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___________
Wednesday, December 23, 2009 @ 6:20:38 AM

yea same with me.
i just started graphical design second semester this year and in my first test........
well i did not do well thats for sure.
its interesting though im really glad i chose it, but DAM its hard to understand and even worse to remember.

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___________
Monday, December 21, 2009 @ 11:48:55 PM
Reply

when i think about it volumetric pixels and such is really the only way we could improve on recent games in a technical sense.
thats why crysis looked so good and STILL looks so good today, because it used volumetric pixels instead of using 2d pixels slapped onto a 3D background.

story wise, fun wise, immersion wise we have a long way to god heavy rain should shed light onto that subject.
but when it comes to graphics and technoligical wise i cant see where we can go from here.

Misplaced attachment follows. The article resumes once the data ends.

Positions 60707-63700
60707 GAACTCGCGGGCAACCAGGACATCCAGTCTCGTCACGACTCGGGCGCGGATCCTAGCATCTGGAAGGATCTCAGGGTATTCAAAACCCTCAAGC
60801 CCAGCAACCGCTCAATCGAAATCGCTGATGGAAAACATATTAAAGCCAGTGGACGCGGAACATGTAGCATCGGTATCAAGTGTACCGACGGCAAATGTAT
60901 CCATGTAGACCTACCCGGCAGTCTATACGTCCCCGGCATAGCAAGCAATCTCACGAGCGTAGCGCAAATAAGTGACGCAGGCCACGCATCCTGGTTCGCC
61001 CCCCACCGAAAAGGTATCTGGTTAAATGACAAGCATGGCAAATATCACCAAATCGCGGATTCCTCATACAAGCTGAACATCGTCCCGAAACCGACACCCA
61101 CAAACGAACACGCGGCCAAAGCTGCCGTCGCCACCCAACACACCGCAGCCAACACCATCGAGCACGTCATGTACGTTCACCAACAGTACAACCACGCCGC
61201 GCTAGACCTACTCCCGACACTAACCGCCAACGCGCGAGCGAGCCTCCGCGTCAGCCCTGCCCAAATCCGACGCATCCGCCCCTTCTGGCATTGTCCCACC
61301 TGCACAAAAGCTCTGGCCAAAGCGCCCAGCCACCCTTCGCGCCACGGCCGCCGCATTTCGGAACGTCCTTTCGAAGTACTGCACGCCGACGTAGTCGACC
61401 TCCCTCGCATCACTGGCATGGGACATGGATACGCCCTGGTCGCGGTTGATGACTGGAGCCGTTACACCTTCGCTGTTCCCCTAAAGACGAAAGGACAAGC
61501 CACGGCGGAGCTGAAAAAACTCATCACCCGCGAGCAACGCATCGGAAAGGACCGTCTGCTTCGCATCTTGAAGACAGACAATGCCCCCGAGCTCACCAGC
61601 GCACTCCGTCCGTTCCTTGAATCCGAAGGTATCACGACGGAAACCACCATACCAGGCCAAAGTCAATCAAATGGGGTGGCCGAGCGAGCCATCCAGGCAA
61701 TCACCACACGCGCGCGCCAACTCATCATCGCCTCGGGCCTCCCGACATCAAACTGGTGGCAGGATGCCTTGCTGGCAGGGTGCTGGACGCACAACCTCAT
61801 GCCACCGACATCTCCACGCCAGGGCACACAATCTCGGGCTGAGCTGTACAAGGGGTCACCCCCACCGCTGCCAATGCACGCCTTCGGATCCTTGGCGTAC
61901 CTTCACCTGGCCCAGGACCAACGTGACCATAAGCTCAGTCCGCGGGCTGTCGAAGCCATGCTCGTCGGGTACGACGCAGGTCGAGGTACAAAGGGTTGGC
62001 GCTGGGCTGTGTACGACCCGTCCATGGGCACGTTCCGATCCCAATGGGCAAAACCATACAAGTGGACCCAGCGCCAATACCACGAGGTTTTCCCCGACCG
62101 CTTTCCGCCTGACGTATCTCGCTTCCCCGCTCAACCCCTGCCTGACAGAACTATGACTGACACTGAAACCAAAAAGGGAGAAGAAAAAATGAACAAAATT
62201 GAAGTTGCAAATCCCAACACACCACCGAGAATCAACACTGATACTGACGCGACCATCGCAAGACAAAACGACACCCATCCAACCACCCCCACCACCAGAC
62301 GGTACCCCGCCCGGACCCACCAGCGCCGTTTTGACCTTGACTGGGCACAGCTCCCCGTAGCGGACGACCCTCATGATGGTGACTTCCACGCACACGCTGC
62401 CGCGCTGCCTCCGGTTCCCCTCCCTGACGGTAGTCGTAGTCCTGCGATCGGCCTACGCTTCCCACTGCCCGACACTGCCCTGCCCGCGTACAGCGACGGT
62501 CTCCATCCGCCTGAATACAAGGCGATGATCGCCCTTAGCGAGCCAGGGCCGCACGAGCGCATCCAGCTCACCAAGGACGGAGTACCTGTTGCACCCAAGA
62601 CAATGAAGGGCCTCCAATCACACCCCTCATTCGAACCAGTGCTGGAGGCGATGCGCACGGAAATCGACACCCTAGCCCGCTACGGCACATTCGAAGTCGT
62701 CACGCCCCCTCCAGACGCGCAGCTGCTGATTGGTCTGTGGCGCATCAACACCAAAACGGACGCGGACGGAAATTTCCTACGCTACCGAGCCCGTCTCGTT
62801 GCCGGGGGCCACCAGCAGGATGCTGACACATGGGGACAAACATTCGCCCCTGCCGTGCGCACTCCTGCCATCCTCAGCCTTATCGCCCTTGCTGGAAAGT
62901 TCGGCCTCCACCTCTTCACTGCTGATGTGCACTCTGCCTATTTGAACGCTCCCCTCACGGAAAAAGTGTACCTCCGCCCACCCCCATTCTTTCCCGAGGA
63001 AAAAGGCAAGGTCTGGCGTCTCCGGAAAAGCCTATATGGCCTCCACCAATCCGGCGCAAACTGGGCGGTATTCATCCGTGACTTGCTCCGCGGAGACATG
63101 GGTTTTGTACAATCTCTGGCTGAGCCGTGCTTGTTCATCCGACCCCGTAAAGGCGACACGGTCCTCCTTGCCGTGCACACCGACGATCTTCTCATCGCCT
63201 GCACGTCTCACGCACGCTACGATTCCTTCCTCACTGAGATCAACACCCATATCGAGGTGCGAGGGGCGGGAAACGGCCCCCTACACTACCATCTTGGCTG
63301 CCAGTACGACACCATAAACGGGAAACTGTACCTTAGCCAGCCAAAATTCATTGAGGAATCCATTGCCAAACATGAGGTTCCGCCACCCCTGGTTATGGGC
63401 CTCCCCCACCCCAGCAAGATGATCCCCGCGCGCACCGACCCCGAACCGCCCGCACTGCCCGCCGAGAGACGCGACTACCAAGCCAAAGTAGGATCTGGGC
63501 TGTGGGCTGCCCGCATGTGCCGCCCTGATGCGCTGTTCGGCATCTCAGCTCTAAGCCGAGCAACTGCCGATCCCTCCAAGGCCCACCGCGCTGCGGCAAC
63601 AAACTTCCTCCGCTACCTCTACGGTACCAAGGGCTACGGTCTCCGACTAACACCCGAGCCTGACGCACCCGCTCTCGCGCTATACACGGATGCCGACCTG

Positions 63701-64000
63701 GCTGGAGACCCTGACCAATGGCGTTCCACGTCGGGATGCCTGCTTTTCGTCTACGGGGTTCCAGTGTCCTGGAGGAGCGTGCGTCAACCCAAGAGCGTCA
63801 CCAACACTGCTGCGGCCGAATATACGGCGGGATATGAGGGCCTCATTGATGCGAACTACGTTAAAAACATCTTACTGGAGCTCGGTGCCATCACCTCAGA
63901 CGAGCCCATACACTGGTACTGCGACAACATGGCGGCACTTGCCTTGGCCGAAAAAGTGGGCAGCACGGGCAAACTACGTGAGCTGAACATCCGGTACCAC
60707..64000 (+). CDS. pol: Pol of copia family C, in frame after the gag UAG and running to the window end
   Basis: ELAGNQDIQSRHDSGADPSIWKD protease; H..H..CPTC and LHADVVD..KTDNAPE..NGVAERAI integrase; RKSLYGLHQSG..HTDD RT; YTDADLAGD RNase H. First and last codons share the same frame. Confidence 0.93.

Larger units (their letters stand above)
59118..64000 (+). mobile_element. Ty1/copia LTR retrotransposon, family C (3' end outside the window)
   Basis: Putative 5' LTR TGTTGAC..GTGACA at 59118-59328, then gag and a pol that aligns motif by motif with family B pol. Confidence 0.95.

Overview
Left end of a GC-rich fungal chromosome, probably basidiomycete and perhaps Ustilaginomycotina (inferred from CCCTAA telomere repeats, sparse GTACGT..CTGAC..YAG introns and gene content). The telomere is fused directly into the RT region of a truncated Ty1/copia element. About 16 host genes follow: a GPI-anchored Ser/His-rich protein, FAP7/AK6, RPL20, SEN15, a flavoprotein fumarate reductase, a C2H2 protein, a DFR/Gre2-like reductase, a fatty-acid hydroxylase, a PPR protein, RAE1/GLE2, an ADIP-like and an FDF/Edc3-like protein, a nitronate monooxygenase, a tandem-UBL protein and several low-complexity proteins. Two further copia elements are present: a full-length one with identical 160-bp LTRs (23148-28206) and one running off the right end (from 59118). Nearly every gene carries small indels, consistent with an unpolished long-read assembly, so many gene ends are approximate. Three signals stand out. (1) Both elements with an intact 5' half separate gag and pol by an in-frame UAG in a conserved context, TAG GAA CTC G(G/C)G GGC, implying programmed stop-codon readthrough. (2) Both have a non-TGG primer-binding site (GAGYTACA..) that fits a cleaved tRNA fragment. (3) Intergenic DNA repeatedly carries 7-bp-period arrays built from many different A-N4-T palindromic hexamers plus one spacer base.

i mean the amount of post effects killzone 2 is running is baffling.
made me crap my pants with all the particle effects going off after a explosion.
truly remarkable!
but hey only time will tell.
im saying now uncharted 2 has reached near perfection graphical wise and GOW3, heavy rain, RAGE, crysis 2 are all lining up to beat that.
so maybe there is room for graphical improvements?

but really who cares?
this industry is far to heffed up on graphics these days thats why gameplay has gone down the sh*tter!
99% of games these days, the gameplay is so repetitive and boring.
the industry has forgotten that storyline fun factor and gameplay are far, far, FAR! more important than graphics.
a game with great storyline, great fun factor, great gameplay but crap graphics can still be a great game.
but a game with crap storyline, crap fun factor, crap gameplay but absolutely stunning graphics can not be a great game.

O another thing i would like to see improved, and often gets ignored is sound effects.
to me there more important with graphics.
battlefield bad company had THE BEST! gun and explosion effects.
fire a machine gun sounds like a machine gun, fire a rifle it sounds like a rifle, fire a pistol it sounds like a pistol.